This goes beyond just peeing yourself.
Rose Smeiman always radiated positivity and a lust for life, so it was difficult to believe that before she underwent a life-changing procedure that halted her incontinence, she was ready to end her life.
“I was housebound for about a year because I wouldn’t go anywhere.” Rose was afraid to sit on someone’s couch in case she left a wet patch. “I didn’t go shopping in case urine ended up running down my legs. I wouldn’t even let my partner touch me… It’s no life for anyone”, she says, recalling the deep shame, frustration and humiliation.
Smeiman, who lives in Port Nolloth with her partner, Leon Coetzee, is emotional as she recalls those dark days, but is adamant that she wants to tell her story. “I want to tell every women out there suffering like I was that there is life out there, that they shouldn’t give up,” she says.
Her hope came when she and Coetzee found themselves listening to Cape Town urogynaecologist Dr Pieter Kruger on the radio, she at home, and him at work. “Leon phoned me and told me to turn on the radio. I told him I was listening.”
It was the start of a life-altering process that Kruger and his partner Dr Steven Jeffery know too well as they operate, train and treat in the public and private health sector. Specialists in the field of gynaecology and minimally invasive or keyhole surgery, they address a range of conditions common in women older than 50, including vaginal prolapse, incontinence and benign gynaecological conditions.
The statistics for South Africa aren’t conclusive, but the prevalence of urinary incontinence in European countries of as high as 40 percent, and in the US up to 37 percent, points to the scale of the problem here, especially with urogynaecologists in short supply.
The South African Urgynaecology Association points out that while incontinence and urinary dysfunction is lower in black and Asian women globally, in the Western Cape the opposite is true – at more than 17 percent for black women, nearly 13 percent for coloured women, and 13 percent for white women.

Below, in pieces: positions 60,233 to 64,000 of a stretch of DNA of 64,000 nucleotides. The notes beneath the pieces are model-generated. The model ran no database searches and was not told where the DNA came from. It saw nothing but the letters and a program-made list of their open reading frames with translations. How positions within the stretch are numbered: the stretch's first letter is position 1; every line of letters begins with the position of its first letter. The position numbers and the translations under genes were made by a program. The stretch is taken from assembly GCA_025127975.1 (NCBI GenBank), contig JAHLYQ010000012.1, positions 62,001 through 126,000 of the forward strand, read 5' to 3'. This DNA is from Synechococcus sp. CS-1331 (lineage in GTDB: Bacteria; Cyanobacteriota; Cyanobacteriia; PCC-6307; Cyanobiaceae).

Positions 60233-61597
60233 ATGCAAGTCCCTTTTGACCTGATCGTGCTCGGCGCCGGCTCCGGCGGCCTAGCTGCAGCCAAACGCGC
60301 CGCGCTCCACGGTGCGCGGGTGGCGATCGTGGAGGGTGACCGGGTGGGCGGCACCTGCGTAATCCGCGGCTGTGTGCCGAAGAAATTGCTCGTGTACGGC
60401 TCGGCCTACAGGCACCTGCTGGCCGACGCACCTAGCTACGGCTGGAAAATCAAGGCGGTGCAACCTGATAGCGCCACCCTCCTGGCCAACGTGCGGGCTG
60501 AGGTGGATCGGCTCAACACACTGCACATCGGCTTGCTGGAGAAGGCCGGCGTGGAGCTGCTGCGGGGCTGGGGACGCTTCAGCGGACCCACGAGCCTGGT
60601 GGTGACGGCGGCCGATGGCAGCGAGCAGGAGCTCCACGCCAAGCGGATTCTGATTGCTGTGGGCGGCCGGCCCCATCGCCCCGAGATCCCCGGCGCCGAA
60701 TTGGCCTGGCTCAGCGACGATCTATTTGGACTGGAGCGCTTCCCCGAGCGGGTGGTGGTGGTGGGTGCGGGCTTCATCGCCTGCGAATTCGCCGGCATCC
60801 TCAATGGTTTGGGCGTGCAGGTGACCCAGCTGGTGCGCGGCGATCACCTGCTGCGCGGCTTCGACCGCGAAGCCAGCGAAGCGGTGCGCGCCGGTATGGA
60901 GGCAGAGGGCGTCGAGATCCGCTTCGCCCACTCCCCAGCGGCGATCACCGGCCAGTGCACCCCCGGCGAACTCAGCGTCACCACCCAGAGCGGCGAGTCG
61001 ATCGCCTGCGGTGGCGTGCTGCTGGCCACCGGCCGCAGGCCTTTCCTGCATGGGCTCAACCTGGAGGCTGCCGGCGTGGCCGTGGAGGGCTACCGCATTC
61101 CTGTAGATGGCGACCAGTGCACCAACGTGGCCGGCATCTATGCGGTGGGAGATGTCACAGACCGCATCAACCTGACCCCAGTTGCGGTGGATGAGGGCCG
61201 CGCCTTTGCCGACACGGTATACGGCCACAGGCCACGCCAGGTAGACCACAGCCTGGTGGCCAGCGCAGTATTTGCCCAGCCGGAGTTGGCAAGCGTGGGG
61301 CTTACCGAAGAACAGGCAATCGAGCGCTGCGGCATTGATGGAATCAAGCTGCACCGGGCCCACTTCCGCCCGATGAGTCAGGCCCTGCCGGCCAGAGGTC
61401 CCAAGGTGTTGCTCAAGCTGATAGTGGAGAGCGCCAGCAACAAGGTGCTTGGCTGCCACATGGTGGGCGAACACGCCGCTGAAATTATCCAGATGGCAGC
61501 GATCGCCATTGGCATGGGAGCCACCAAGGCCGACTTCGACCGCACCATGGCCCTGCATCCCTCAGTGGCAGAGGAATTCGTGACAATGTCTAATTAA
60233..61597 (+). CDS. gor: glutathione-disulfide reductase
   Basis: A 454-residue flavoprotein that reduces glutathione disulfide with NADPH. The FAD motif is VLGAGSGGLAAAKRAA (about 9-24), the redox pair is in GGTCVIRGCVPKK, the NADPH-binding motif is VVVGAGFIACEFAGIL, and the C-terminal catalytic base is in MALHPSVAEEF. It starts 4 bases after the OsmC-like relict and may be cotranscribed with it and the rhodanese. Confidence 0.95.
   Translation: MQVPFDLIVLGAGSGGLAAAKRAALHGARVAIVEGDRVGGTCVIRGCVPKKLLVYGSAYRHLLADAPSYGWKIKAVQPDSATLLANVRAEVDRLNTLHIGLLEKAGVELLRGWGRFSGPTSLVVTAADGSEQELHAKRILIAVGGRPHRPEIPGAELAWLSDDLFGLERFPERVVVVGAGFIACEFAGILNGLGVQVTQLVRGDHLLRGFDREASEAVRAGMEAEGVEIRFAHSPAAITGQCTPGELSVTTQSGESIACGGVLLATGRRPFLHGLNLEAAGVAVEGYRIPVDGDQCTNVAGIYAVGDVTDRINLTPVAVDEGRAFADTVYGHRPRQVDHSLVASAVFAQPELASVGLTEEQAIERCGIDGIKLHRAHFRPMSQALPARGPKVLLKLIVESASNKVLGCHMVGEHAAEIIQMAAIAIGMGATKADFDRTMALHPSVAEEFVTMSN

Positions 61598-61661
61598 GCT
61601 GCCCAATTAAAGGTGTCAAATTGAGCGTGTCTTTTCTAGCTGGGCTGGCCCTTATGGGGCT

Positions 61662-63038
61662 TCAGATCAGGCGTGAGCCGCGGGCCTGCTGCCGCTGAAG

It’s no surprise then that Kruger says urogynaecology is very, very valuable, and that it changes lives. Smieman’s problems began after she underwent surgery for a prolapsed bladder six years ago, at age 62. About two or three years later the leakage began, and from November 2015 she was literally housebound by her condition, going through nine to 10 packets of protective pads every month.
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But more than that, her life was in shambles. Her doctor, who performed the bladder operation, said he could do nothing more for her. Countless patients like Smeiman have passed through the doors of Kruger and Jeffery, who share an academic position at UCT, and private practices at both Vincent Pallotti and Chris Barnard Memorial hospitals.
“Part of the reason for this is that women are living longer and longer, well into their 80s and 90s. And they are otherwise well, but problems with prolapse are preventing them from living any kind of a full life,” Kruger explains.
Smeiman learnt from the doctors that she had nerve damage related to giving birth, combined with an overactive bladder, and shortly after her evaluation with Kruger, she underwent her first operation in September to connect tiny electrodes to her spine.
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Two weeks later the battery that had been outside her body since the procedure was transferred inside her body, where it will stay until it needs replacing in about four to five years.
“The morning after the operation I woke up and I was dry, dry, dry. Two weeks later I could go home to Port Nolloth, and I am still dry today.”
Effectively, her therapy involved the implanting of a tiny neurostimulator which sends mild electrical pulses to the sacral nerves, Kruger explains. They’re the nerves that contribute to urinary control, so assisting with bladder control.
“I was reborn that day. I got my life back, and I’m telling my story because I want other women suffering like I suffered to know that there is hope …. They don’t need to be ashamed,” she says.